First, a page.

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CBD: Natural Healing Elixir or Just Snake Oil?


Move over kombucha, there’s a new health trend in town, and it’s becoming just as famous. Cannabidiol (CBD), an oil derived from the cannabis plant (marijuana), has cropped up in health stores, cocktail bars and farmers’ markets across the Hudson Valley. If you believe the hype, it’s an elixir that relaxes and calms almost instantly—stress relief in a bottle. Is it too good to be true?

In most health food stores, CBD can be found somewhere between the natural supplement and personal care aisles (we found it near the lavender essential oils and anti-inflammatory turmeric pills). At farmers’ markets, look for it between mainstay produce vendors and cheese mongers. Record stores, head shops, vape shops and some pet stores also carry the oil.

Tinctures complete with glass droppers and infused lotions allow for diverse, individualized applications. CBD lotion can be applied directly to the skin for targeted pain relief, for example, or it can be mixed into a soothing cup of tea for a full-body effect. Italian ices containing CBD provide cool relief from summer heat. Chewy sweets reminiscent of gummy worms wrapped in bonbon-esque packaging deliver sweet, stress-relieving CBD for the candy connoisseur.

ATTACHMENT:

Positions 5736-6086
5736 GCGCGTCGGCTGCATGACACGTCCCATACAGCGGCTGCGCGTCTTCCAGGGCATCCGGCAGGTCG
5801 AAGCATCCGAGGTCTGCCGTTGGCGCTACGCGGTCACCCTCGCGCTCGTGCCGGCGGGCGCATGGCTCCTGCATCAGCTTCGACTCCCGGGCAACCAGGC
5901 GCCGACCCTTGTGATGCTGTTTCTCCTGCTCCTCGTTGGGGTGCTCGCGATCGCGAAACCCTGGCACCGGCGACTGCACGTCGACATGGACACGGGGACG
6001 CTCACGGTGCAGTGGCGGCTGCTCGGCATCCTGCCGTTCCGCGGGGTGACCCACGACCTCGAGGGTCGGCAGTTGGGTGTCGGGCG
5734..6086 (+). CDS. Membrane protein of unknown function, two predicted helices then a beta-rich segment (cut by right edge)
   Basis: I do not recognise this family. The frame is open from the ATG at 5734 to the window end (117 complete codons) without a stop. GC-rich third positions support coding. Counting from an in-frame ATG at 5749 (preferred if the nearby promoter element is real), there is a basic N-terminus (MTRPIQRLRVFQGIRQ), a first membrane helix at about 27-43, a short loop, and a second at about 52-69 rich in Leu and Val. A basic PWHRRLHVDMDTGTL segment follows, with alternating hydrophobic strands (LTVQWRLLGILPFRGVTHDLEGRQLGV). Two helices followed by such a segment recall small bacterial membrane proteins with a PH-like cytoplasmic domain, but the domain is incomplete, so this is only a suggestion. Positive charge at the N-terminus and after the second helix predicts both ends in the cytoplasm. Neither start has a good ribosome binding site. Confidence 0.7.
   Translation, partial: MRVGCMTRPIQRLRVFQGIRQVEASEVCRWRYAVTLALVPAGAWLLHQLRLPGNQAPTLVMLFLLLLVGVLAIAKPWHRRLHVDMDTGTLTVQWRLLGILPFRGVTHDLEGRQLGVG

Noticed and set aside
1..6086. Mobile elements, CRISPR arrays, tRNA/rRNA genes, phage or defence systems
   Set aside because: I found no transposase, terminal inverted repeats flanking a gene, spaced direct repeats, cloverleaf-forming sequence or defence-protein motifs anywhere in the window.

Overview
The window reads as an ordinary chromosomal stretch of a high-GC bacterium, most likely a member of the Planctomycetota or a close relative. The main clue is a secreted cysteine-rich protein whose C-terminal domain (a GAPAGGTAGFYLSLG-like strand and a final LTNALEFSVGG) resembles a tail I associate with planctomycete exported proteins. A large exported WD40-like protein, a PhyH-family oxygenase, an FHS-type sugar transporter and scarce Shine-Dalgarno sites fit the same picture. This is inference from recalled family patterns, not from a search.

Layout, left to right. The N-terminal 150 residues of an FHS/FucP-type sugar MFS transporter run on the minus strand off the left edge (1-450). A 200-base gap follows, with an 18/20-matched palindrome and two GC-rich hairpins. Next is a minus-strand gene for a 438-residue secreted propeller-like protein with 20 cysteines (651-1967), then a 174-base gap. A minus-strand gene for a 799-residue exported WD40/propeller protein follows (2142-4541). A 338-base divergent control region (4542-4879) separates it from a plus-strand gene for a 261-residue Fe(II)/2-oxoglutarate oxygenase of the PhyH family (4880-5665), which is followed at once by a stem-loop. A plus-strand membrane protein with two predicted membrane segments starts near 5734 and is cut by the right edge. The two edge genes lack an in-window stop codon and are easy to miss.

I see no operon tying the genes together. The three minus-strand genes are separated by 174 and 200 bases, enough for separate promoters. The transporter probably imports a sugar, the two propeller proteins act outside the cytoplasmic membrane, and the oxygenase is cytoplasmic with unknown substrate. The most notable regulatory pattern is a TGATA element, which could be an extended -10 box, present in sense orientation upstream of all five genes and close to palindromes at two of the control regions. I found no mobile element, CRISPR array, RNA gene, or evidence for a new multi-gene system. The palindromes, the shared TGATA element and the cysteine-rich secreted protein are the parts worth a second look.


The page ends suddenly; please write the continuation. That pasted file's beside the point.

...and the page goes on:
Behind the bar, CBD has infiltrated the cocktail scene with Instagrammable presentations and punny names like Hemptation, but there’s no proof whether CBD truly aids relaxation, combats the sugar rush from mixers and juices, or just imparts a perfect placebo effect. Recess, a non-alcoholic CBD sparkling beverage, made headlines for its “antidote to modern times.” The drink exudes good vibes through pastel, color-coordinated cans and unique flavors developed by Beacon’s own Drink More Good team. Lemonade, iced tea and even bottled water adorn store shelves in glass bottles, drawing in clientele looking to unwind with style.

Beyond its trendy, photogenic draw, whether CBD in any of its many forms will capture the hearts and minds of consumers and go mainstream, remain a niche product within a specific market, or run its course and fade away like a purple dream is yet to be determined.

Hudson Valley Restaurant Week is back this April 8-21!